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Does a sinus infection cause cold-like symptoms?

By Apollo 24/7, Published on - 10 August 2021

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Most of us tend to associate a stuffy, runny nose with the common cold or allergy. However, sinus infection or sinusitis may be the reason behind these symptoms, especially if it doesn’t get better in a few days. Inflammation or swelling of the tissues that line the sinuses is termed sinusitis. Sinuses are empty spaces in the skull and the facial bones around the nose, connected by narrow channels. There are 4 pairs of sinuses in the head:

  • Maxillary sinuses, one on each side of the nose, near the cheekbones
  • Frontal sinuses, located above the eyes
  • Ethmoid sinuses, present on each side of the bridge of the nose, near the eyes
  • Sphenoid sinuses, present behind the eyes

Sinuses make thin mucus that keeps the nose clean and free of microorganisms. Sometimes, these sinuses get filled with fluid, allowing microorganisms to grow, resulting in sinusitis. Though most sinus infections clear on their own within 2 to 3 weeks, medical attention could be required in some cases. 

Types of sinus infections

  • Acute sinusitis: Sudden onset of cold-like symptoms such as runny nose, headache, and facial pain that stays for more than 10 days, is referred to as acute sinusitis. It is a temporary inflammation of the sinuses as the infection can be cleared effectively with the help of decongestants.
  • Chronic sinusitis: Chronic sinusitis is the term used when the sinus inflammation is aggressive and stays for more than 12 weeks or recurs more than three times a year. 

What are the signs of a sinus infection?

Some of the common symptoms of sinusitis include:

  • Persistent pain around the cheeks, eyes or forehead
  • Headache
  • Fever 
  • Blocked or runny nose
  • Breathing from the mouth
  • Reduced sense of smell
  • Cough 
  • Discharge of yellow or green coloured mucus from the nose
  • Mucus dripping down from the nasal passage to the throat (post-nasal drip)
  • Toothache 
  • Bad breath
  • Irritability and difficulty feeding (observed in infants and young children).

What causes sinus infections?

Sinus infections occur when fluid builds up in the air sacs in the skull and on either side of the nasal cavity, allowing microorganisms such as bacteria, viruses or fungi to grow and block the sinuses. The reasons for fluid build-up in the sinuses include:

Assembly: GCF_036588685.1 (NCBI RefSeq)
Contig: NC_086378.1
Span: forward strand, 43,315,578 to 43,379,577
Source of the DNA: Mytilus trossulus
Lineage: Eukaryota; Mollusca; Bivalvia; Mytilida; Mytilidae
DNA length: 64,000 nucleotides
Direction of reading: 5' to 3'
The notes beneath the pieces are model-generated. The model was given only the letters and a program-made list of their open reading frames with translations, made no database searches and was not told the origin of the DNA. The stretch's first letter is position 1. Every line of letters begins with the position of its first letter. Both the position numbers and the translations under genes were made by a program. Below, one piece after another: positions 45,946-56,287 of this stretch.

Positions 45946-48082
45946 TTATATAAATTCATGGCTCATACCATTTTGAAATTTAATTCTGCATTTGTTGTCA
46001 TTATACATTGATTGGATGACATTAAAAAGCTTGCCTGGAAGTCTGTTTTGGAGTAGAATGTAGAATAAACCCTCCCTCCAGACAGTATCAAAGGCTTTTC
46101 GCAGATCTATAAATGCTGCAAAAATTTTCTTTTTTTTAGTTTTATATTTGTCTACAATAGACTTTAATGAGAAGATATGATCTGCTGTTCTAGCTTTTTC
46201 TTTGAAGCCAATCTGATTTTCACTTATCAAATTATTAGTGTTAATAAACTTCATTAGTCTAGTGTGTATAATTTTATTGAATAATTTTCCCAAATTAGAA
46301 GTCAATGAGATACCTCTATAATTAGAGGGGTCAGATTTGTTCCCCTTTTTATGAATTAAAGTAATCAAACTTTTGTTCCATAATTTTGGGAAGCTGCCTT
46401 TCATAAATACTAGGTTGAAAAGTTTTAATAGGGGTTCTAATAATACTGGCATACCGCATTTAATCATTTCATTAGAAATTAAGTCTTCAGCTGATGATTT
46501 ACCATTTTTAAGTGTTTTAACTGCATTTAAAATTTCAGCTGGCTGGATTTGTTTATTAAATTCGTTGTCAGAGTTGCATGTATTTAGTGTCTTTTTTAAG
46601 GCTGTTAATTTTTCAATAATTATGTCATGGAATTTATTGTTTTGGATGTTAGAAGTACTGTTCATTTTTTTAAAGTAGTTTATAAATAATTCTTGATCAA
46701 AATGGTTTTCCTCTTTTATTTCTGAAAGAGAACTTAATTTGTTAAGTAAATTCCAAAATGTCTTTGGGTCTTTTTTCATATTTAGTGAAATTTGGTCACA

• Common cold
  • Seasonal allergies such as allergies to mould or pollen
  • Nasal polyps (growths inside the nose)
  • Deviated nasal septum (cartilage that divides the nose) causing a blockage
  • Weak immune system (either due to illness or medications) 
  • Smoking.

How to prevent sinus infections?

Measures that may help prevent sinusitis include:  

  • Maintaining hand hygiene by washing hands frequently with soap and water.
  • Drink enough water to ensure the sinuses are draining well.
  • Get flu and pneumococcal vaccines every year.
  • Avoid close contact with people suffering from colds or other upper respiratory infections.
  • Avoid smoking or second-hand smoke.
  • Use a humidifier to moisten the air at home.
  • Practice steam inhalation and nasal irrigation with salt water frequently. 

Can sinus infections be treated?

In most cases, the sinus infection gets better without requiring medical care. However, in some cases, medications would be required to prevent the spread of the infection. The treatment of sinusitis include:

  • Getting proper rest.
  • Drinking enough water to stay hydrated.
  • Avoiding allergens such as pollens, dust mites or particulate matter in the air, that may trigger inflammation.
  • Taking over-the-counter available painkillers such as paracetamol or ibuprofen.
  • Using a decongestant or saline nasal spray to clean the nasal congestion.
  • Applying warm compresses over the nose and forehead to relieve sinus pressure.
  • If the infection is on both sides of the face, sleeping with the head elevated is recommended. If the pain is unilateral, one must try sleeping on the pain-free side of the face. 

Sometimes medications such as antibiotics, antihistamines, and steroid decongestants may be prescribed to reduce the swelling and treat the infection. A surgical procedure called functional endoscopic sinus surgery (FESS) may need to be performed to treat chronic sinusitis. The procedure involves opening the blocked sinuses by removing the clogging tissue or by inflating a tiny balloon in the sinus.

When to contact the doctor?

Sinuses are surrounded by several vital organs such as the brain and the eyes. Thus, it is important to ensure that the infection from the sinuses does not spread to these areas.

Signs that indicate the need to contact a doctor include:

  • Severe headache
  • Persistent high fever
  • Swelling of the cheek, forehead or roof of the mouth
  • Mental confusion 
  • Stiffness in the neck
  • Swelling, redness, and pain in one or both the eyes 
  • Impaired vision
  • Difficulty in breathing, swallowing or speaking.

Conclusion

Anyone can be affected by sinusitis but smokers and those diagnosed with seasonal allergies, nasal polyps, asthma, and abnormal nasal anatomy are at increased risk of developing the infection. Though sinusitis is not contagious, one can spread the virus that may lead to the infection. Hence, it is important to wash hands properly and cover the nose and mouth while sneezing or coughing to prevent the spread of the microorganisms. A doctor must be consulted if the symptoms of sinusitis exacerbate.

Explore a range of nasal sprays to clean your nasal congestion.

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